This attempt to mystically authenticate the divine inspiration of other religious writings and new revelations reminds me of the time when two Mormon missionaries visited me back in the mid-1970s. Seated in my living room on the sofa, they kept trying to convince me that The Book of Mormon was a divinely inspired book. I, of course, argued otherwise. Finally, exasperated with me, one of the elders slammed his Book of Mormon on my coffee table, and forcefully said to me (having momentarily lost his cool), “Your whole problem is that you need to pray about this book. If you do, you’ll come to believe it’s inspired of God.” My prayers, in addition to yours, will not make any book or confirm any other revelation as having been inspired by God. I don’t know about you, but I am totally averse to prefacing anybody’s personal revelation and/or opinion with, “Thus saith the Lord . . .” As Paul the Apostle compares the revelatory gifts to love, he states: “if there are gifts of prophecy, they will be done away; if there are tongues, they will cease; if there is knowledge, it will be done away” (1 Corinthians 13:8, NASB). Only God can divinely inspire any writing, and any writing is either from God or it’s not. And if it’s not, no amount of prayer over it, or should I say for it, will inspire it. As to receiving extra-heart-felt revelations that one might want to put on a par with the canonical Scriptures, I would state again:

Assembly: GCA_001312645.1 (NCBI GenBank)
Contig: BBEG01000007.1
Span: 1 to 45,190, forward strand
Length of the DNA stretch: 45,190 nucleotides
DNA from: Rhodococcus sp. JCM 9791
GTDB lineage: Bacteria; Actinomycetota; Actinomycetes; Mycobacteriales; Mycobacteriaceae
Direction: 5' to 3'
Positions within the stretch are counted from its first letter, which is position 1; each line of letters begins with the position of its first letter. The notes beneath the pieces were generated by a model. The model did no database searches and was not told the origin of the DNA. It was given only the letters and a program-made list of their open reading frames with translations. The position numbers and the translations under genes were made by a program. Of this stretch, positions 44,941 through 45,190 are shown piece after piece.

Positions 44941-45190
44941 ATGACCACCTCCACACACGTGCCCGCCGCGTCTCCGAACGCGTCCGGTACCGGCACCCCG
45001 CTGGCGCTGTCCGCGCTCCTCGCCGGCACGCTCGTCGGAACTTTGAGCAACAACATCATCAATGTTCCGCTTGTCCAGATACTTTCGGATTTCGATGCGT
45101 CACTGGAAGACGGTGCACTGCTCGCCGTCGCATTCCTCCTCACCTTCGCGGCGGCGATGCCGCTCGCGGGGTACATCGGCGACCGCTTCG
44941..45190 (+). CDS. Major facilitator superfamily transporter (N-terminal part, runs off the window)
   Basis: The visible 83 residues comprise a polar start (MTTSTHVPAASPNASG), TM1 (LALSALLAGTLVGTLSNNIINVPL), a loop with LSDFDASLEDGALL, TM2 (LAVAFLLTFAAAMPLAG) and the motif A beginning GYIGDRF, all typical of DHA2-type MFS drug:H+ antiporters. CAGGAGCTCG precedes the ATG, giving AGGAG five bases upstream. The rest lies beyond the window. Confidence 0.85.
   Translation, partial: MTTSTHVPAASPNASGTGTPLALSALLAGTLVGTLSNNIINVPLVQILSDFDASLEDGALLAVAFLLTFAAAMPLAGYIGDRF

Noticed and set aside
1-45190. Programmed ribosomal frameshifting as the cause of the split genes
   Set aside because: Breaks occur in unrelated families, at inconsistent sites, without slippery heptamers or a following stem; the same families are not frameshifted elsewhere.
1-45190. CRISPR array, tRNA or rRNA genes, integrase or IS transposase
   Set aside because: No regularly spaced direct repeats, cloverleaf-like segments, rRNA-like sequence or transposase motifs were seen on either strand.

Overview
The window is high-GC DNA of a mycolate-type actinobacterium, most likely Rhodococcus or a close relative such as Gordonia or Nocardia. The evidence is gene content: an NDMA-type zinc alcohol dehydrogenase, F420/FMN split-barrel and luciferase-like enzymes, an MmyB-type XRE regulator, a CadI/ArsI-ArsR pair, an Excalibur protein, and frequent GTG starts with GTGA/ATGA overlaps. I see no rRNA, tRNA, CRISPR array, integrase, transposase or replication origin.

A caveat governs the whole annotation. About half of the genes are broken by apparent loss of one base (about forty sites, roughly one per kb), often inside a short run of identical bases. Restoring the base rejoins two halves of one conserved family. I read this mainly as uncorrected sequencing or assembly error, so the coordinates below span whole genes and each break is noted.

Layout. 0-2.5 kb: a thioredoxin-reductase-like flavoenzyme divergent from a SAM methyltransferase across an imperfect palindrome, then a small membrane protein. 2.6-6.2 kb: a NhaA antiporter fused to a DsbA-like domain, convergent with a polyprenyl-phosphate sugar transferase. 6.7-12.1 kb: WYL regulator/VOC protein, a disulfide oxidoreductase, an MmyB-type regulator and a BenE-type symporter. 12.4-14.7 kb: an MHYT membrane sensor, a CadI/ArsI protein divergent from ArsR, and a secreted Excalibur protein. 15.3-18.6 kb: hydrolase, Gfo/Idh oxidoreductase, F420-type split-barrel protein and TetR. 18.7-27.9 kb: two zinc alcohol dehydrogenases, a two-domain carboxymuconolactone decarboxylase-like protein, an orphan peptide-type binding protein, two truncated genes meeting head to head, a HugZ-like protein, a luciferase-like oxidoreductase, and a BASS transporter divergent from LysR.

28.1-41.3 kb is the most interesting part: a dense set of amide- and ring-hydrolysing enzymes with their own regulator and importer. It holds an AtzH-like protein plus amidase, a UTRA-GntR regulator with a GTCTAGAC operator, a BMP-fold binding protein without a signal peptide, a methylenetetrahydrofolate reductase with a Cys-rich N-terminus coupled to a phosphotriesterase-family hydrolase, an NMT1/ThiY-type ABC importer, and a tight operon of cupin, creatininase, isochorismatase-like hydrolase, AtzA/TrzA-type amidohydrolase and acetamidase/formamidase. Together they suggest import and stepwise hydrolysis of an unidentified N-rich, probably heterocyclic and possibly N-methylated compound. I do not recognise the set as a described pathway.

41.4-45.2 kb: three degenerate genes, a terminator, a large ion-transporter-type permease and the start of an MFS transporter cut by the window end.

Claims to receive new or “fresh revelations” raises the following conundrum. If the new revelations or insights repeat Scripture, then they are unnecessary. If the new revelations or insights contradict the Word of God, then they are heresy. If they add to the Bible, then they impugn Scripture’s sufficiency. And to this point Proverbs warns: “Add thou not unto his [God’s] words, lest he [God] reprove thee, and thou be found a liar.” (Proverbs 30:6, KJV)